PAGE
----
Kentucky: Police Shoot White Coal Miner 5 Times, Thinking He Was Black

Middlesboro | Officers of the Bell County Sheriff Department have mistakenly shot an unarmed coal miner, thinking he was a black criminal.

37-year old Jason Morris had just finished his night shift in a mine operated by the Bell County Coal Corporation and was boarding his vehicle to head home, when the deputies arrived.

Seeing a dark faced individual enter a brand new Lincoln Navigator worth more than $75,000, the officers believed he was an African American man attempting to steal a vehicle.

After he ignored three shouted warnings from the deputies, Mr Morris was shot five times in the back, in both legs and in the left arm.

Many miners witnessed the incident, and all of them insist that the shooting was totally unprovoked and unjustified.

“The deputy just shouted ‘hey you nigga’ a couple of times, then he started shooting,” says coworker, Bernie Donaldson. “The whole thing lasted less than 30 seconds, and I don’t even think Jason ever understood they were talking to him. I mean, he’s not even black!”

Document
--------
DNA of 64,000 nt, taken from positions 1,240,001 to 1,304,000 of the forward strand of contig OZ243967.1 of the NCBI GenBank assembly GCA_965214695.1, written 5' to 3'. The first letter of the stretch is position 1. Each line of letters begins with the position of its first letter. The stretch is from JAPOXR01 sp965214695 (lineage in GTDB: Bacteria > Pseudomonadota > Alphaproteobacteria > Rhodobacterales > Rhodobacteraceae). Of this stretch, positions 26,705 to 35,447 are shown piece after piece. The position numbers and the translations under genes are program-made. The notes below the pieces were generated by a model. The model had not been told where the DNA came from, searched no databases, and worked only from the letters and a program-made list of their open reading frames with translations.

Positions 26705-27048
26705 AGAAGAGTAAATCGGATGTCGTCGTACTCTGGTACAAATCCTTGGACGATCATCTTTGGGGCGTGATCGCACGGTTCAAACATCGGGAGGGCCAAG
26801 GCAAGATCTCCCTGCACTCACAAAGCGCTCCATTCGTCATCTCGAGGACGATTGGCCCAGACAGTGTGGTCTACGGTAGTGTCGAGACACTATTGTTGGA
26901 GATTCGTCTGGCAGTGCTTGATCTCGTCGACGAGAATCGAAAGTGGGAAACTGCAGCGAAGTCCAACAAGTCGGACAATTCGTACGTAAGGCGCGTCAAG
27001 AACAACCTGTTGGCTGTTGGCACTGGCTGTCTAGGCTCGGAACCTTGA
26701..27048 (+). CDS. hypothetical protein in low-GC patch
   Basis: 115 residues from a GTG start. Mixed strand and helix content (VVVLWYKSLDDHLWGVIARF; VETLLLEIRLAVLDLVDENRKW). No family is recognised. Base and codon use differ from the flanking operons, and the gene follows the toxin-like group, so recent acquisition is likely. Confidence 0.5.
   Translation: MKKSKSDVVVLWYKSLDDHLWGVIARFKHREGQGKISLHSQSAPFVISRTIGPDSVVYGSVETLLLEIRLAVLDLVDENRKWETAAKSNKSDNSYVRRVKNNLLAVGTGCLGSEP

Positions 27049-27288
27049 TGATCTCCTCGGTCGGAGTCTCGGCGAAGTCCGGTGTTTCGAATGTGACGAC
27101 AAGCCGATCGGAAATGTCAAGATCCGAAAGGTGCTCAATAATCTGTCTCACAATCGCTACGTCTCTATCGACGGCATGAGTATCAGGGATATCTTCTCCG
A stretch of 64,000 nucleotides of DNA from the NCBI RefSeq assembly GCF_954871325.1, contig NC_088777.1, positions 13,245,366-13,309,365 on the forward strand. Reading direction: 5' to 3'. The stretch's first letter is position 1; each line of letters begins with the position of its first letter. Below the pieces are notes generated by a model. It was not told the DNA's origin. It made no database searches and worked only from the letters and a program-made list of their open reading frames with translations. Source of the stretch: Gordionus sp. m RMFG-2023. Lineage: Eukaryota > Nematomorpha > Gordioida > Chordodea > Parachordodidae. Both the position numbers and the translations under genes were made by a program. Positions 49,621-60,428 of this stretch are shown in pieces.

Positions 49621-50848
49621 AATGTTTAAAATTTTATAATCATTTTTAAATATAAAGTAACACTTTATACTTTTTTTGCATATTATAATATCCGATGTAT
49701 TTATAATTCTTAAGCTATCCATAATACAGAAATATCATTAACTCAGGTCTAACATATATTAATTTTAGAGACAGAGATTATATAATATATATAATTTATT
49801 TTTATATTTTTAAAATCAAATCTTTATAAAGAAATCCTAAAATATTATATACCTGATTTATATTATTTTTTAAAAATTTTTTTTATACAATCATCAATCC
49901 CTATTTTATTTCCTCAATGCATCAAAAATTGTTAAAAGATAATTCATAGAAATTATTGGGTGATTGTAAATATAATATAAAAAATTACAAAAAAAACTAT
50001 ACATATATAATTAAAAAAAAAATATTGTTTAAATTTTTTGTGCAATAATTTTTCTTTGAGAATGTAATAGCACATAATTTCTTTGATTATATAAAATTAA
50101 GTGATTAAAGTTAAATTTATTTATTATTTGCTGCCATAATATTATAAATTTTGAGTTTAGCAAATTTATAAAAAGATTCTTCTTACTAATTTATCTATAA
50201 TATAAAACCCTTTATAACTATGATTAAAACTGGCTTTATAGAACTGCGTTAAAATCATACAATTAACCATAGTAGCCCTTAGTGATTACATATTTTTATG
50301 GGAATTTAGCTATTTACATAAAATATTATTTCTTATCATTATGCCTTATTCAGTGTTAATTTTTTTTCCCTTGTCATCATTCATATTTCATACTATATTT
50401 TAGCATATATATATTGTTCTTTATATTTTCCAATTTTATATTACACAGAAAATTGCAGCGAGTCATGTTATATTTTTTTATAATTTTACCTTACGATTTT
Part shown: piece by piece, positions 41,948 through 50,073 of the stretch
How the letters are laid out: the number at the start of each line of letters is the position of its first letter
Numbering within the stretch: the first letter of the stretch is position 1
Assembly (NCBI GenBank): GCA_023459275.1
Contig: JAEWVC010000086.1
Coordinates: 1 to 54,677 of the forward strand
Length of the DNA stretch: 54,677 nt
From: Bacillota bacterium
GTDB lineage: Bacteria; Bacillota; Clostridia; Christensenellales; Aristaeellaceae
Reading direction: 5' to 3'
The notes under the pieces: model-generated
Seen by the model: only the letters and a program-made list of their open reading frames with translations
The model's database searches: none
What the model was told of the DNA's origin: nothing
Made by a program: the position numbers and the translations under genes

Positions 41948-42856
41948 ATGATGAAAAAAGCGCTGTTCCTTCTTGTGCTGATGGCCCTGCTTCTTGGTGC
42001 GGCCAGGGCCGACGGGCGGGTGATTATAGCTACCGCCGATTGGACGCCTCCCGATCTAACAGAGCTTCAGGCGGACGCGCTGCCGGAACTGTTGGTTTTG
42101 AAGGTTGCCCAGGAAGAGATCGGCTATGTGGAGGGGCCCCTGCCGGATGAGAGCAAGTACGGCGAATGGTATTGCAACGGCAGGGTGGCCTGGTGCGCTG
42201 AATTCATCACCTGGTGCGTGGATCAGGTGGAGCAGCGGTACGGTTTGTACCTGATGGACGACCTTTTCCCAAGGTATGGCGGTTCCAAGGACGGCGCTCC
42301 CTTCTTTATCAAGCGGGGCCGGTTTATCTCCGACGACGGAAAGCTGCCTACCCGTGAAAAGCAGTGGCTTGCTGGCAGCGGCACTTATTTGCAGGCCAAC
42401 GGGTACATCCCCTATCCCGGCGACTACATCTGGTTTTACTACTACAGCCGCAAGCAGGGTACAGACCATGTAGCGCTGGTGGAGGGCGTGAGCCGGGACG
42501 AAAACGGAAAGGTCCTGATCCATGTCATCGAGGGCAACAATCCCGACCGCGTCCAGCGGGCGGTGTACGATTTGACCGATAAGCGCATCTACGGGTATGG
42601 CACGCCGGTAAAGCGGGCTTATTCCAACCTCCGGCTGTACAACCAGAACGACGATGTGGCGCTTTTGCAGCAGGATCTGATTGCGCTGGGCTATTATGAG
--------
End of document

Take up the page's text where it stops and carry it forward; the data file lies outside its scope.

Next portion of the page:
Fortunately for the young miner, the officers immediately understood their mistake and he was rapidly transported at the Middlesboro ARH Hospital where his condition was stabilized.

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Despite the critics, Bell County Sheriff Eddy Lange justified the actions of the deputies and insisted that they had certainly saved Mr Morris’ life by rapidly calling the paramedics.

“The deputies were only trying to be vigilant since three vehicles have been stolen in the mine’s parking lot over the last year,” he told reporters. “They feared that he would enter the vehicle and try to use it as a weapon against them, so they shot him to defend themselves. And when they understood their mistake, they rapidly called an ambulance to try to save his life. Their actions were exemplary.”

The Sheriff’s Department confirmed that a loaded rifle was discovered in Mr Morris’ vehicle after the incident.

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This new shooting comes just days after black men were shot and killed by police in Tulsa, Oklahoma, in Charlotte, North Carolina and in El Cajon, California.

This series of police killings has sparked a wave of violent protests and led to increased racial tension across the United States.

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